Brian Dedora: Firstly, I never set out on a book project with a goal in mind. A psychologist might have a field day when I say I listen to the voices in my head, but this is for a very specific reason: I own a large measure of silence and because of this I’ve learned to listen when those voices break that silence. My process is such that I jot down what arises, usually triggered by some influence that acts as a generator. Many of the books I’ve written are cobbled together from the single line or paragraphs I jot down when that influence, whatever it may be, provokes the voice. In the case of Lorcation the processing, unusually, came very quickly beginning with a kind of statement of theme in Madrid and the kicker coming after a visit to the Lorca family home in Granada, the Huerta de San Vicente and through to the Plaza of the Trinity. The following pieces were written in Toronto, including the essay. The end piece was written in one afternoon in Madrid.

So there is no real plan, that said, the change in the theme I felt most close to, Lorca’s homosexuality, changed or became enlarged when I visited la Vega, the fertile growing plain that stretches out from Granada where Lorca gathers the sustenance of his images and metaphors. That insight, recognition of Lorca’s call to us to heed our spirituality while grounded in Nature’s cycle of life and death, didn’t come to me until after the initial poems, and it, therefore, closes the book. This realization standing in la Vega was the surprise where a transformation in theme and idea took place.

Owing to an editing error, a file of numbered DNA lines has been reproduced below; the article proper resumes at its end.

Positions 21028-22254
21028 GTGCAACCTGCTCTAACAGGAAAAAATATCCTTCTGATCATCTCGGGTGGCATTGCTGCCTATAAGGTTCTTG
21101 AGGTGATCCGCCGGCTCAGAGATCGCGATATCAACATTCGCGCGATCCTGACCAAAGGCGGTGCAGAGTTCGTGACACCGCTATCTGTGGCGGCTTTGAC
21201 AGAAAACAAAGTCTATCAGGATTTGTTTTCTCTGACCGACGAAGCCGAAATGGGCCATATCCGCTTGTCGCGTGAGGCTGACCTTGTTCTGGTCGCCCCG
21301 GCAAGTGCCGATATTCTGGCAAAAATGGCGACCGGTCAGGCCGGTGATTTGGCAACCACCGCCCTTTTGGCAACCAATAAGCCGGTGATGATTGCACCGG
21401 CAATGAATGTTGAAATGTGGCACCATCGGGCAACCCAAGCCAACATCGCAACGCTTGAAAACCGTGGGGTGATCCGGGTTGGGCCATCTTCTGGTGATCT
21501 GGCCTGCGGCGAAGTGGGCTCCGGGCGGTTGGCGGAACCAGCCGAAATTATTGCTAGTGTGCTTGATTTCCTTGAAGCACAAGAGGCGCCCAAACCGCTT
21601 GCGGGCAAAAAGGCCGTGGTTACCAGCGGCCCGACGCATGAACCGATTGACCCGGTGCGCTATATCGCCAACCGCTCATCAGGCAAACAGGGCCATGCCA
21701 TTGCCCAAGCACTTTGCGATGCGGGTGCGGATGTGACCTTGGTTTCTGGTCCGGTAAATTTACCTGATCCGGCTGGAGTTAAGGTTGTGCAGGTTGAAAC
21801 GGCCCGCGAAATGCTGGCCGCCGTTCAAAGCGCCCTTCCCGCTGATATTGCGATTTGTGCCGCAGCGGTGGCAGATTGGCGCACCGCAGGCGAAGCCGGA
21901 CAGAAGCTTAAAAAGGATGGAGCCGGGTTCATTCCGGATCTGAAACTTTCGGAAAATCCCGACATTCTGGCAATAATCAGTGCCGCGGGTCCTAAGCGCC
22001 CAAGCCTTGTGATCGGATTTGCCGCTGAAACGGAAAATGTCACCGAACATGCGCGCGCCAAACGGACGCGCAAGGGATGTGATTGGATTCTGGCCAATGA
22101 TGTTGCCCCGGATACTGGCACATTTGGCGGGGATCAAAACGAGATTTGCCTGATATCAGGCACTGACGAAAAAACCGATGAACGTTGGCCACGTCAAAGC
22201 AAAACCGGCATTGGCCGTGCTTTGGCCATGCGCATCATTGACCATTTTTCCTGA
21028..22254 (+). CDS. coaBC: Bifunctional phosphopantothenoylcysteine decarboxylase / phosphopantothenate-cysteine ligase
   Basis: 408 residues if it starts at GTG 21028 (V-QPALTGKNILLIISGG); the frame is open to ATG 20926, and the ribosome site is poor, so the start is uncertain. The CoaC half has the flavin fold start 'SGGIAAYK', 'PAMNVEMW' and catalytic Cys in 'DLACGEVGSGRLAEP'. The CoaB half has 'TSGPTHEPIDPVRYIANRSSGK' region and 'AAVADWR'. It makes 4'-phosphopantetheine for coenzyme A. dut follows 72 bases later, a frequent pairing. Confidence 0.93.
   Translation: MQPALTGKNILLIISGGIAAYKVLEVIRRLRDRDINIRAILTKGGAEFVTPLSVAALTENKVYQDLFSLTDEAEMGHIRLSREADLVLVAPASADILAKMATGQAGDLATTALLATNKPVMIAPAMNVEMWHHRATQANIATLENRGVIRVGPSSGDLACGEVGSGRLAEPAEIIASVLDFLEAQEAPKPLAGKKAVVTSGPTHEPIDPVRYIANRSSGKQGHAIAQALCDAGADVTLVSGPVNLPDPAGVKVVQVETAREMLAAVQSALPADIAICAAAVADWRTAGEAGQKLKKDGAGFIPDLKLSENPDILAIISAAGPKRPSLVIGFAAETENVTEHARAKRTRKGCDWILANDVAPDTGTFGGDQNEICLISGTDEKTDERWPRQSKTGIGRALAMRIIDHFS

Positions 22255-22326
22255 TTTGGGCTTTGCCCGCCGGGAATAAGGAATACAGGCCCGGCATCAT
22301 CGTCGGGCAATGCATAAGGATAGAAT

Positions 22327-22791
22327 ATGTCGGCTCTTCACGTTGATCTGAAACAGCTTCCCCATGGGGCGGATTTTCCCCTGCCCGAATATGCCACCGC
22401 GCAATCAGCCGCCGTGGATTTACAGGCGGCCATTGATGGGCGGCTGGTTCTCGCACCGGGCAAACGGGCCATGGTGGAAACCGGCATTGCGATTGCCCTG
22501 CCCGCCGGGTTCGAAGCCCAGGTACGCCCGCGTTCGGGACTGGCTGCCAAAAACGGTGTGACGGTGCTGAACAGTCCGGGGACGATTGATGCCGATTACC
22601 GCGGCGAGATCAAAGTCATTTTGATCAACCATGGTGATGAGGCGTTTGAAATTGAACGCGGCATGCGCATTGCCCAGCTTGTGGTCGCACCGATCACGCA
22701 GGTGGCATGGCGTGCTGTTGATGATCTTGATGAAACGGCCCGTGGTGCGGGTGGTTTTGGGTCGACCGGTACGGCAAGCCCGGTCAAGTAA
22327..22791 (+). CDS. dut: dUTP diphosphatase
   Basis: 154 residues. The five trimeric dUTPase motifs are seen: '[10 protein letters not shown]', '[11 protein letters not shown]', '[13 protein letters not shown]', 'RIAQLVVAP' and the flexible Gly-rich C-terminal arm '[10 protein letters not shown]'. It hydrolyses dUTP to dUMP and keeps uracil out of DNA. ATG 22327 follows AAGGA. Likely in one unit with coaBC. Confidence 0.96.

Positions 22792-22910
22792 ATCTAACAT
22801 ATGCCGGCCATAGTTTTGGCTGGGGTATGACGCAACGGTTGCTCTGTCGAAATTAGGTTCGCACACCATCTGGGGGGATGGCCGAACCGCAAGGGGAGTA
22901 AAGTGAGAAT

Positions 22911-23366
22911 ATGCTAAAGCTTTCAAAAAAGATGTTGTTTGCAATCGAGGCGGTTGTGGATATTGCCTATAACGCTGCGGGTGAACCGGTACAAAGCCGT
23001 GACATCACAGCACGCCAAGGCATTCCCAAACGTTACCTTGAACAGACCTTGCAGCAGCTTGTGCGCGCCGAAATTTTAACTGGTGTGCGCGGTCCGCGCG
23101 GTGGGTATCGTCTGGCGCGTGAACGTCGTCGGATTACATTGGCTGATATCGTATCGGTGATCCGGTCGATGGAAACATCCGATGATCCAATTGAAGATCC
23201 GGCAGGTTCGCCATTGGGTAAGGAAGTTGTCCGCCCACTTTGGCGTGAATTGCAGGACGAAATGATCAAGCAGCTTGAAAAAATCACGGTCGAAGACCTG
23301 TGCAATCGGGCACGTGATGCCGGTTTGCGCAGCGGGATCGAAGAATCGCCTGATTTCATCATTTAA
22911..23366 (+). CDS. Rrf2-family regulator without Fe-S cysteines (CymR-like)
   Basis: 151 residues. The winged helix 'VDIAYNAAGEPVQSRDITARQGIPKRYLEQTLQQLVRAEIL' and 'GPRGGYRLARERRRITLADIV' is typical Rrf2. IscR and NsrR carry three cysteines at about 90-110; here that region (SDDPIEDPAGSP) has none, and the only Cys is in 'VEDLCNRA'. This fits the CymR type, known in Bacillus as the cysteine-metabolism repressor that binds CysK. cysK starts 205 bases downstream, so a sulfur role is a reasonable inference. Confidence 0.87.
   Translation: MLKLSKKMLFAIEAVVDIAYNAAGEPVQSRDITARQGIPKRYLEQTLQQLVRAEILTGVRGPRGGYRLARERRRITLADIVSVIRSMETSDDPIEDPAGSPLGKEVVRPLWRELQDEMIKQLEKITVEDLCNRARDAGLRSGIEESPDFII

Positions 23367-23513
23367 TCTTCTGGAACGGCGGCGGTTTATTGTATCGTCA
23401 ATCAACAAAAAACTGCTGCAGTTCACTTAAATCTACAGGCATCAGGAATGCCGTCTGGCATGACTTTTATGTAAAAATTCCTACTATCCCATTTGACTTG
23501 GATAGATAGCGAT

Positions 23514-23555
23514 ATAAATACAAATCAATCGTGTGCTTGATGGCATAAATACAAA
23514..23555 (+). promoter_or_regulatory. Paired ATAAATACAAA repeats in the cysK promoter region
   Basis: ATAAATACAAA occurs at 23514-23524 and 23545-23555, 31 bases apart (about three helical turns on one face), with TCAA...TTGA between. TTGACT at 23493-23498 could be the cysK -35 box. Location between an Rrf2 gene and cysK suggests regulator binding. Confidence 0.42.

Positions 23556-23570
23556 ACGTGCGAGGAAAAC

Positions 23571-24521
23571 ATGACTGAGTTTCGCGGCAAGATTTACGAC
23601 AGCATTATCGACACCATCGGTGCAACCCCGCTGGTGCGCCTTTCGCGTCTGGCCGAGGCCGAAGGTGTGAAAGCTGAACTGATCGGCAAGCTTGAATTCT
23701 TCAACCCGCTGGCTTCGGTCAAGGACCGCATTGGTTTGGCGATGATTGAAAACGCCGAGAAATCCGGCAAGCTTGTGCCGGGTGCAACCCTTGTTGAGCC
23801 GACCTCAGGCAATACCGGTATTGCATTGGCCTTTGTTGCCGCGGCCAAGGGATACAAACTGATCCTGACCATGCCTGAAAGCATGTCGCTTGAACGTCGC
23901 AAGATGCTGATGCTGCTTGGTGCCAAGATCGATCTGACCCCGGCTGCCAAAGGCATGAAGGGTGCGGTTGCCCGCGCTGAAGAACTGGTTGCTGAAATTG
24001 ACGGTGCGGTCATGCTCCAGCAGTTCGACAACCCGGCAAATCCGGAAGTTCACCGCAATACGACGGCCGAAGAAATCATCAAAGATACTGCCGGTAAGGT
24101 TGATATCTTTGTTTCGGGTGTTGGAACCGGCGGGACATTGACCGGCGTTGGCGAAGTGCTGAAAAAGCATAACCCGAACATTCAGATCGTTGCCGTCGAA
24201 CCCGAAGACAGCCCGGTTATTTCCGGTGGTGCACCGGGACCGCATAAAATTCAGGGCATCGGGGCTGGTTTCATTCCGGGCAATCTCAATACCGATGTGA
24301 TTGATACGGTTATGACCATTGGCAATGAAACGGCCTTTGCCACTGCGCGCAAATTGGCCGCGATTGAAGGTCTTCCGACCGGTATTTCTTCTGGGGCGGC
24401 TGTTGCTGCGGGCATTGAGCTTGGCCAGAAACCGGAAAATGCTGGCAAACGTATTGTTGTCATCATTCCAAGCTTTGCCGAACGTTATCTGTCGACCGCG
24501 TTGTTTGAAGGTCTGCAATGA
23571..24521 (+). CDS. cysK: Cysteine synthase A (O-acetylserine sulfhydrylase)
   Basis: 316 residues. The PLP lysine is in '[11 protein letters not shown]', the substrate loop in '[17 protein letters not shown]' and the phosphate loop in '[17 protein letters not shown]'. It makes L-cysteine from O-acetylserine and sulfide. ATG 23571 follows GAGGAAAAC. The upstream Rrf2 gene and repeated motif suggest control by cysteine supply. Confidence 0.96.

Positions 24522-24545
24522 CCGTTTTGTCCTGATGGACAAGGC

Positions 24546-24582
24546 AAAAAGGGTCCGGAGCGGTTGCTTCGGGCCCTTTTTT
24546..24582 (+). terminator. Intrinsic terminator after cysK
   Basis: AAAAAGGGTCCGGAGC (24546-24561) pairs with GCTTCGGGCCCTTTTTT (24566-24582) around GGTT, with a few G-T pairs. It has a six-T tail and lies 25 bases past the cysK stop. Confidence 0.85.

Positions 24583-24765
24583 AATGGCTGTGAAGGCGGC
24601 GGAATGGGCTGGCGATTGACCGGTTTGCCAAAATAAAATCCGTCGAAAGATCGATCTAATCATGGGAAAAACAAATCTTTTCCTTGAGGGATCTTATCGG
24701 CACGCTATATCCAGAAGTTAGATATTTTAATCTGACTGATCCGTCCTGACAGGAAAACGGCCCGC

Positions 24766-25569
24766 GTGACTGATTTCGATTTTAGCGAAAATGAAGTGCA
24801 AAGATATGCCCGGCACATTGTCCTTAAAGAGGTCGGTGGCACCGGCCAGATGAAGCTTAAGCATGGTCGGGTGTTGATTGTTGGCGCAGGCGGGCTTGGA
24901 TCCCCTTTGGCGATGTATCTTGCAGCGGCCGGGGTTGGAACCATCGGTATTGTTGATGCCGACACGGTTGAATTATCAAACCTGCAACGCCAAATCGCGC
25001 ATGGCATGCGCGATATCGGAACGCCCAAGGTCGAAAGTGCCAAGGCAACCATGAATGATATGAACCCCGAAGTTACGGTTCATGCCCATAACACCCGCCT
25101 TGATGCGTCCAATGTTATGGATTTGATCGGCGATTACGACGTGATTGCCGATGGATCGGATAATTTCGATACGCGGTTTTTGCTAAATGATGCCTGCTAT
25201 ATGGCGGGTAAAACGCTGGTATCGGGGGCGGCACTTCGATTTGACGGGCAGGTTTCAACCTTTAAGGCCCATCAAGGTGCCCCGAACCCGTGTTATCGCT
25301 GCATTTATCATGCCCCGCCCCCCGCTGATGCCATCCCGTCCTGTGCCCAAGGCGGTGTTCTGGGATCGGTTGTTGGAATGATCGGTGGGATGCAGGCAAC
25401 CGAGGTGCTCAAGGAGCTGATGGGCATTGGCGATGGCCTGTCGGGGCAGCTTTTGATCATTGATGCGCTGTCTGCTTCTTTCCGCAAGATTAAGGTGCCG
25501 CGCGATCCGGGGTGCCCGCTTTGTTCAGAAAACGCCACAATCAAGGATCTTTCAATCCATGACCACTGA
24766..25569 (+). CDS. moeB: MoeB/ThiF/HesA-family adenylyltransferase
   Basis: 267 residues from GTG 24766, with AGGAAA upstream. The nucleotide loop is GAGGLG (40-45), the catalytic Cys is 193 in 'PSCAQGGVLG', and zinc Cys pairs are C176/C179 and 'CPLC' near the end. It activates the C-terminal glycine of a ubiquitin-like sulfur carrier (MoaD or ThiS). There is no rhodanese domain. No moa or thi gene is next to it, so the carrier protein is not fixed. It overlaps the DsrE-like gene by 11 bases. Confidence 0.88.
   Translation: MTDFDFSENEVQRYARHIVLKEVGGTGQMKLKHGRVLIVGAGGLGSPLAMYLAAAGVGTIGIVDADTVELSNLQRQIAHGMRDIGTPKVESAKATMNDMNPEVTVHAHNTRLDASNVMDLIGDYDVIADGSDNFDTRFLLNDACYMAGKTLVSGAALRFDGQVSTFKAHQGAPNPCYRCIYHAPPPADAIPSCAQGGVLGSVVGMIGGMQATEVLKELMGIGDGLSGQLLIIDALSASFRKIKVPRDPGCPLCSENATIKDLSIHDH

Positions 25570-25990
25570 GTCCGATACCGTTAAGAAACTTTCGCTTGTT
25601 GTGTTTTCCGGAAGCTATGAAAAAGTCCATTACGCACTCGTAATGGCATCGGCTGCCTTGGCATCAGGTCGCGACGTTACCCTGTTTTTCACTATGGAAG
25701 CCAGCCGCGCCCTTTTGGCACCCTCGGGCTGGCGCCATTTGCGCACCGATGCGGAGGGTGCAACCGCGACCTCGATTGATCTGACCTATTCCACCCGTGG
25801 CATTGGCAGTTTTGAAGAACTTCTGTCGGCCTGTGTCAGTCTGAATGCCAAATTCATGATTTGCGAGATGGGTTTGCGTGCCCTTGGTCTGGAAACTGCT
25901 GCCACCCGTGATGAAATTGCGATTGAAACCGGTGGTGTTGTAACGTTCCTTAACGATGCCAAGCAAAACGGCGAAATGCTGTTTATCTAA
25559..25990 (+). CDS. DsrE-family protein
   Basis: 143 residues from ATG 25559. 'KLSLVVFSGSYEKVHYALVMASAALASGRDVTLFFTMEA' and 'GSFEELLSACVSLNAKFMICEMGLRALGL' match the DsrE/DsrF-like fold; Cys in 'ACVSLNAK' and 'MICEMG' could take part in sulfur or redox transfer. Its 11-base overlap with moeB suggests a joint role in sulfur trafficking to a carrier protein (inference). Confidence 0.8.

SM: Nature is closely tied to homosexuality and has intoxicating effects on both you and Lorca. However, you reveal that this greenery has gone from being private to public, and is no longer a sanctuary from society and the city. Can you elaborate on this, on how your individual relationships with nature differ and converge as a result of your unique positions in time and space?